degree of nuclear atypia can help in differentiating dysplastic epithelium
from reactive gastric mucosa.
Less frequently, dysplastic epithelium may secrete excessive
mucus and once again may be confused with gastric cardiac epithelium.
Careful examination of the nuclei in this pattern of dysplasia reveals
prominent atypism with indentations in the nucleus produced by the mucin.
The presence of obviously dysplastic epithelium elsewhere within the
biopsy will help characterize this pre-malignant phase of Barrett’s
Features of reactive Barrett’s epithelium
One feature that is commonly seen in non-dysplastic epithelium is the
presence of apical
mucin. We hesitate to make a diagnosis of dysplasia when apical mucin
persists and usually make the diagnosis of negative or indefinite for
dysplasia, depending on the nuclear features.
Reactive metaplastic columnar epithelium shows atypism; but the nuclei
are uniformly enlarged with little hyperchromatism, and they maintain a
basal orientation. It is the uniformity
and lack of pleomorphism that indicate a reactive, rather than a
dysplasia: The accurate diagnosis of high-grade dysplasia is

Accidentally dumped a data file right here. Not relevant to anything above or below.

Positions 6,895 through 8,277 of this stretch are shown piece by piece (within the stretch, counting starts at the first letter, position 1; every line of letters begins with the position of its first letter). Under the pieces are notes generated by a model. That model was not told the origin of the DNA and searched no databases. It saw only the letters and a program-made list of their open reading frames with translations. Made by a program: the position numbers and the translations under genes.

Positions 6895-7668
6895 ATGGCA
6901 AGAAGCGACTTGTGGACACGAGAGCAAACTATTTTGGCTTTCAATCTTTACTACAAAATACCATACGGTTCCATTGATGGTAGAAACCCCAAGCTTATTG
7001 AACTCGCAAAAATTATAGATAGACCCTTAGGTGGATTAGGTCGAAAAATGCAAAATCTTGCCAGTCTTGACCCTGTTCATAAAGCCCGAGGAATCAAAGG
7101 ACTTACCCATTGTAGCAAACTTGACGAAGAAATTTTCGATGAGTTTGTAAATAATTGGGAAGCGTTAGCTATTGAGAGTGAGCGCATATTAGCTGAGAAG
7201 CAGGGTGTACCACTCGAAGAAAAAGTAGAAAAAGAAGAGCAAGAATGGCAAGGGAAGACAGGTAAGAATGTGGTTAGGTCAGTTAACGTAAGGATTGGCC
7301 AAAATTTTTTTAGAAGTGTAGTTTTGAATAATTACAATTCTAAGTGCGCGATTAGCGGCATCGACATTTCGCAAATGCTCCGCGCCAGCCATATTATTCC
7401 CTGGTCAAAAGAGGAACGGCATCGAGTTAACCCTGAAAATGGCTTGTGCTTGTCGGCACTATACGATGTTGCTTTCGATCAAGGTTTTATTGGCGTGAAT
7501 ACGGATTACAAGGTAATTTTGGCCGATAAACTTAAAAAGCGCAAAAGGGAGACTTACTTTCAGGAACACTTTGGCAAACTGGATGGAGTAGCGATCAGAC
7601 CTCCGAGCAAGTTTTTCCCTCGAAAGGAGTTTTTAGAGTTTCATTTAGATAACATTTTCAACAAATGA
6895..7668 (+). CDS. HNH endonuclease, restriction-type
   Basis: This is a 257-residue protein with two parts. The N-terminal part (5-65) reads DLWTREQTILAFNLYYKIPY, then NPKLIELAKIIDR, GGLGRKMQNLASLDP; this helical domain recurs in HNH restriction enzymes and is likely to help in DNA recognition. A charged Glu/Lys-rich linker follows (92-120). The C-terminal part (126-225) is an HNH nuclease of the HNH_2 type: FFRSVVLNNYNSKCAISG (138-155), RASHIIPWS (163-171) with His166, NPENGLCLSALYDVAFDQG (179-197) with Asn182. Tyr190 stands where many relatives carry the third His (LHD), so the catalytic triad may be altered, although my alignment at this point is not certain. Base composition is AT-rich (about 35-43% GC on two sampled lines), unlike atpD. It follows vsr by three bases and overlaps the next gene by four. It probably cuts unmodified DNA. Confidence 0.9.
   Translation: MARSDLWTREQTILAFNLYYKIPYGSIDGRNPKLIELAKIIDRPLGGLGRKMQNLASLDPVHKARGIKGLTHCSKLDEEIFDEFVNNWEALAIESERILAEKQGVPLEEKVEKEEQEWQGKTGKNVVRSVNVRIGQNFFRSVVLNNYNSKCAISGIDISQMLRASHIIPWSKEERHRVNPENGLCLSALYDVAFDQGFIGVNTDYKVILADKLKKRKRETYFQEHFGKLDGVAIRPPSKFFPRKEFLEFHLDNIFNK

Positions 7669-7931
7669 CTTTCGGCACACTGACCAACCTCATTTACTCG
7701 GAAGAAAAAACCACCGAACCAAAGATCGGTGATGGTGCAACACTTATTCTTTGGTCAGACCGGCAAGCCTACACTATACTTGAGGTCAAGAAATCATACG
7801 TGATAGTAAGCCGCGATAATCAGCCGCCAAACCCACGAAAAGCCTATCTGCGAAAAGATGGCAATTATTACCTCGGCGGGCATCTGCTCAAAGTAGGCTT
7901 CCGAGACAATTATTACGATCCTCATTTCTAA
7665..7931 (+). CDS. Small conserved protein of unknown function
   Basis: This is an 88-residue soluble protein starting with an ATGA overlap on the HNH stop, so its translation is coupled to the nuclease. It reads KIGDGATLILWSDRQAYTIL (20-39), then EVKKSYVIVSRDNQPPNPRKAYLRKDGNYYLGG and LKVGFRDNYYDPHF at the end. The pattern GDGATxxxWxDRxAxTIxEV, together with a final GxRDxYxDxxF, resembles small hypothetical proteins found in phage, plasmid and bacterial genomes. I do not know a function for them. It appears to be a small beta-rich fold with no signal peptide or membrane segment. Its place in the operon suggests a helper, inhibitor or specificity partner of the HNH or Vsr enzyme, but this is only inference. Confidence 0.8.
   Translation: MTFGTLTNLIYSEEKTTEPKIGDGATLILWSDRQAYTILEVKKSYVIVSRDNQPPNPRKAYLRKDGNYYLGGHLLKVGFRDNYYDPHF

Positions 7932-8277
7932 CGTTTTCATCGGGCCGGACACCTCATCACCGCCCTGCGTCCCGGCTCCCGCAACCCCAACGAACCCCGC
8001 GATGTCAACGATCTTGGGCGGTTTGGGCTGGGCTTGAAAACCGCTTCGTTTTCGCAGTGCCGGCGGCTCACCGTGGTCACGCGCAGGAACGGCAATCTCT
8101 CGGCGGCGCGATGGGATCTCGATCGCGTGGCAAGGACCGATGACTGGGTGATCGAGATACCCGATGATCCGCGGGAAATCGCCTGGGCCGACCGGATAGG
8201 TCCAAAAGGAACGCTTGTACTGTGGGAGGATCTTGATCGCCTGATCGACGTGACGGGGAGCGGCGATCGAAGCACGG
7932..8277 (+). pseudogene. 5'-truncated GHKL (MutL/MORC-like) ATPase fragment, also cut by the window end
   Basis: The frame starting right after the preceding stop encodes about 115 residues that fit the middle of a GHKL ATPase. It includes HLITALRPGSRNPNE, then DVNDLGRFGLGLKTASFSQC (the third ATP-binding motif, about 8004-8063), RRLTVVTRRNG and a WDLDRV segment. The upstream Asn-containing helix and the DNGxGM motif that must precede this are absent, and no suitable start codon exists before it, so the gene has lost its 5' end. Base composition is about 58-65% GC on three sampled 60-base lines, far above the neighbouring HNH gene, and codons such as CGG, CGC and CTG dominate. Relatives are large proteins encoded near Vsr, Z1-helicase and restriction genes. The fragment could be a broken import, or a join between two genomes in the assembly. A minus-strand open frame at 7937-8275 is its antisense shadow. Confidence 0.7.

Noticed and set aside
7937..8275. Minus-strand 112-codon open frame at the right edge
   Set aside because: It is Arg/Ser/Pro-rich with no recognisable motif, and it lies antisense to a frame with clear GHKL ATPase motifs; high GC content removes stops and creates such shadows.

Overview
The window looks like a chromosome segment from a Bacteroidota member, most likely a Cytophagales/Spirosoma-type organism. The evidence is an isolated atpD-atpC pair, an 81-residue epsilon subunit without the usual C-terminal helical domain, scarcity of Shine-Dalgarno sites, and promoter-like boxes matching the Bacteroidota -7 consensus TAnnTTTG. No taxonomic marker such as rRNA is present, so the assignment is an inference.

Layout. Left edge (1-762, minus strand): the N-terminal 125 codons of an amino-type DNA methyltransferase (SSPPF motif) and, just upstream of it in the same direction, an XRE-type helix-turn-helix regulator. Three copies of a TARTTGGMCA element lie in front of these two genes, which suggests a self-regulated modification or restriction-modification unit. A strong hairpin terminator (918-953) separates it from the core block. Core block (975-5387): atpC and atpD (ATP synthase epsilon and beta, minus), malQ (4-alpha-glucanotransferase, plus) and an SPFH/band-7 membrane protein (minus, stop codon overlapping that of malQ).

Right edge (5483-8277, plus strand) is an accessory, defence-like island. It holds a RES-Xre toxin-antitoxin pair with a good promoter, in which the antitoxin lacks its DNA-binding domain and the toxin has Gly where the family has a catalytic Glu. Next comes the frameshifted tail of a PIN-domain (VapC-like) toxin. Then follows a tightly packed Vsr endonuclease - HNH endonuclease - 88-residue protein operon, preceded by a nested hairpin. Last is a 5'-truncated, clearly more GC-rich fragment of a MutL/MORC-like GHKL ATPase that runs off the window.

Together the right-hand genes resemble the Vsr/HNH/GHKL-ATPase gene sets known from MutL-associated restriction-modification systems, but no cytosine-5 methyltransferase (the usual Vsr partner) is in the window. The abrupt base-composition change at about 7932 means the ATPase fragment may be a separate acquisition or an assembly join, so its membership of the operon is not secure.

critically important because thereapeutic intervention of some form, and
often esophagectomy, may be initiated based on this diagnosis. At low
power, distortion of glandular architecture usually is present and may be
marked; it is composed of branching and lateral budding of crypts, a
villiform configuration of the mucosal surface, or intraglandular bridging
of epithelium to form a cribriform pattern of "back-to-back" glands. Most
importantly, there should be dysplastic epithelium on the mucosal surface
with loss of nuclear polarity, characterized by "rounding up" of
the nuclei, and absence of a consistent relationship of nuclei to each
other, before rendering the diagnosis of high-grade dysplasia.
adenocarcinoma: Glandular architecture can be highly complex in
high-grade dysplasia. This complexity often makes it difficult to exclude
the diagnosis of intramucosal adenocarcinoma. Before making the diagnosis
of invasive carcinoma, we require the presence of individual
cytologically malignant cells or abortive glands infiltrating the lamina
propria. Typically, the desmoplastic stroma often present in
carcinomas invading the submucosa is absent when invasion is limited to
the lamina propria.